Now that the students have gotten used to the Edible Peace Patch and everything involved with it, our main challenge is not so much getting them engaged, as getting them to focus on the lesson plans and not all the exciting things going on in the garden!  This normal chaos didn’t seem to faze Peter a bit though, and he rolled with the punches, coming out at the end gushing about the experience. 
Distraction number one today was a mysterious hole which has appeared next to the tomatoes.  We all suspect a groundhog and a bunch of the boys wanted to stick the hose down the hole to flush the varmint out.  Although not completely opposed to the idea, I knew this would turn the day into either absolute mayhem (if we did flush it out) or be a major distraction while we waited for something to happen, so we nixed the idea… for now.  Besides, I really wanted to focus on the lesson today, it is one of my favorites: native plants!

At the garden workday this weekend, I had noticed a common nightshade had popped up next to the fence and was really excited to show this to our class.  It has tons of berries all over it which will be ready to pick very soon!  I loved pointing out that our little berry bushes (growing in beautiful soil and getting watered almost daily) would take another year to produce and would not have nearly as many berries, while this wild native edible had popped up out of sand, was not watered at all, and still was twice the size of our bushes and overburdened with fruit!  Ah the abundance of undisturbed Nature.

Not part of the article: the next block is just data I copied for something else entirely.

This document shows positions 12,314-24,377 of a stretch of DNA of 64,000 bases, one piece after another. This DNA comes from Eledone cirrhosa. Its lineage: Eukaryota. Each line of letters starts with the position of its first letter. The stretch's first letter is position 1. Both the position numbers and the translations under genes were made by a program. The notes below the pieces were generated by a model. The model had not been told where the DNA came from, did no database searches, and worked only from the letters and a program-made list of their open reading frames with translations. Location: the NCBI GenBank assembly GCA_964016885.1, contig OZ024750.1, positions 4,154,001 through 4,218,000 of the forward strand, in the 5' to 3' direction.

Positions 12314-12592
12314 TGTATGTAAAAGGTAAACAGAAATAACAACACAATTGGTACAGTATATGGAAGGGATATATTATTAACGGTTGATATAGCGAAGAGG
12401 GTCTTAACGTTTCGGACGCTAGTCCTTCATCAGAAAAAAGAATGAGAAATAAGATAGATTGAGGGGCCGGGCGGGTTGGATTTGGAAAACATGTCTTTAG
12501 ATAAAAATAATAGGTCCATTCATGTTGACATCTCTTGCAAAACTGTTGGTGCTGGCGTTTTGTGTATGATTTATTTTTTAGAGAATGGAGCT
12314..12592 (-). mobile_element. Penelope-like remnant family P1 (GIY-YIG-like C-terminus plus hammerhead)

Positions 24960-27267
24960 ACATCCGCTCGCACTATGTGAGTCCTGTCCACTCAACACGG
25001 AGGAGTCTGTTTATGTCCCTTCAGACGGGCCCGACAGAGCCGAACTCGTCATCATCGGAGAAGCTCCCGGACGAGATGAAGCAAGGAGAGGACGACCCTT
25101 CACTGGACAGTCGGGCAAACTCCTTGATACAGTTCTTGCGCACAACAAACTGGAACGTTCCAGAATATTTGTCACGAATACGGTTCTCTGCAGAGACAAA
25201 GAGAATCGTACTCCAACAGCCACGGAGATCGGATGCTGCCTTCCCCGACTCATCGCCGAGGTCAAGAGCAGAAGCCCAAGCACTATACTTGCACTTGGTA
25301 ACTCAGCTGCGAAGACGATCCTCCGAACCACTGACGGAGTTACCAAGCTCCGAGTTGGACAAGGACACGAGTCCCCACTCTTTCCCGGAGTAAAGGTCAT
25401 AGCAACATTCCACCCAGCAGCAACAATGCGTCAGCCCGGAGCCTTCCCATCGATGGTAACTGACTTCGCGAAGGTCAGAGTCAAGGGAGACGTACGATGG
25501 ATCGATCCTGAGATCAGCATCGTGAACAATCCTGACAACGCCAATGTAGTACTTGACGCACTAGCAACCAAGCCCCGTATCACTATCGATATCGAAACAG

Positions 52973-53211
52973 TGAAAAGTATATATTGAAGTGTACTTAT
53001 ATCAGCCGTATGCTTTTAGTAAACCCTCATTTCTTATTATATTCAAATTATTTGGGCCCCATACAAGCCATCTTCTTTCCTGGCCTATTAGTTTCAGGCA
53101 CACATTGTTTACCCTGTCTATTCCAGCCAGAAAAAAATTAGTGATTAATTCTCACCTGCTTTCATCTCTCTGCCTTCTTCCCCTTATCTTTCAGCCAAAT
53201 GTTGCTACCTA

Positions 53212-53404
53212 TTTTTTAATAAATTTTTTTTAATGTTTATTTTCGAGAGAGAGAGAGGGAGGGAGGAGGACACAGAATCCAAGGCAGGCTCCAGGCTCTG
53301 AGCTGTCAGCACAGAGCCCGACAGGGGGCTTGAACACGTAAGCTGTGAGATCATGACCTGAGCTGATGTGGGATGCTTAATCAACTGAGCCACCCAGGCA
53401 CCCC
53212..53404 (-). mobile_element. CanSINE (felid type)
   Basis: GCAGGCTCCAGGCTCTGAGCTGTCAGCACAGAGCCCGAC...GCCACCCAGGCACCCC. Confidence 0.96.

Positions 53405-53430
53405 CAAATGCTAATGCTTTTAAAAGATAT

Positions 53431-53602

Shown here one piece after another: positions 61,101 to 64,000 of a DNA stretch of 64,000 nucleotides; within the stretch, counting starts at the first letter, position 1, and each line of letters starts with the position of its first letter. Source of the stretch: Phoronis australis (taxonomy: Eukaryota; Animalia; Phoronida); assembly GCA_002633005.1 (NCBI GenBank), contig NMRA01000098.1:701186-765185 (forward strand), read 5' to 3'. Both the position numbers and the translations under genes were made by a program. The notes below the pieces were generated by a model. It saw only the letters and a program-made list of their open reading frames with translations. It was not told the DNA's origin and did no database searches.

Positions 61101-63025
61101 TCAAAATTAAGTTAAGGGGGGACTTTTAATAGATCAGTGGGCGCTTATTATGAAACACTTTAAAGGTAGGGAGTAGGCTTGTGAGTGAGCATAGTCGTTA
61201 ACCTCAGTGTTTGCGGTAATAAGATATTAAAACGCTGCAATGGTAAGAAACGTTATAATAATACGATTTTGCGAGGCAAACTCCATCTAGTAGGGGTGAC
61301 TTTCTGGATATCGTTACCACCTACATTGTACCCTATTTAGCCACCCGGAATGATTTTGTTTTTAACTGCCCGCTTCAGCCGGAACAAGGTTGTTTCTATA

I was quick to emphasize that although the ripe berries (a beautiful deep purple, verging on black) were edible and taste like a mild and sweet cherry tomato, the plant and the green berries were toxic (a common trait of the nightshade family in general).  I think this frightened the students though and only Elijah was brave enough to follow my lead and eat one of the few ripe berries we found.  

Students were a little bolder in eating some Spanish moss, Spanish needle, pepperweed, purslane, and sour clover which we found popping up around the schoolyard.  For the grand finale we got to split our first cucumber and a bunch of purple beans from the garden!  Despite repeated calls for Ranch dressing, most of the students seemed to enjoy them straight.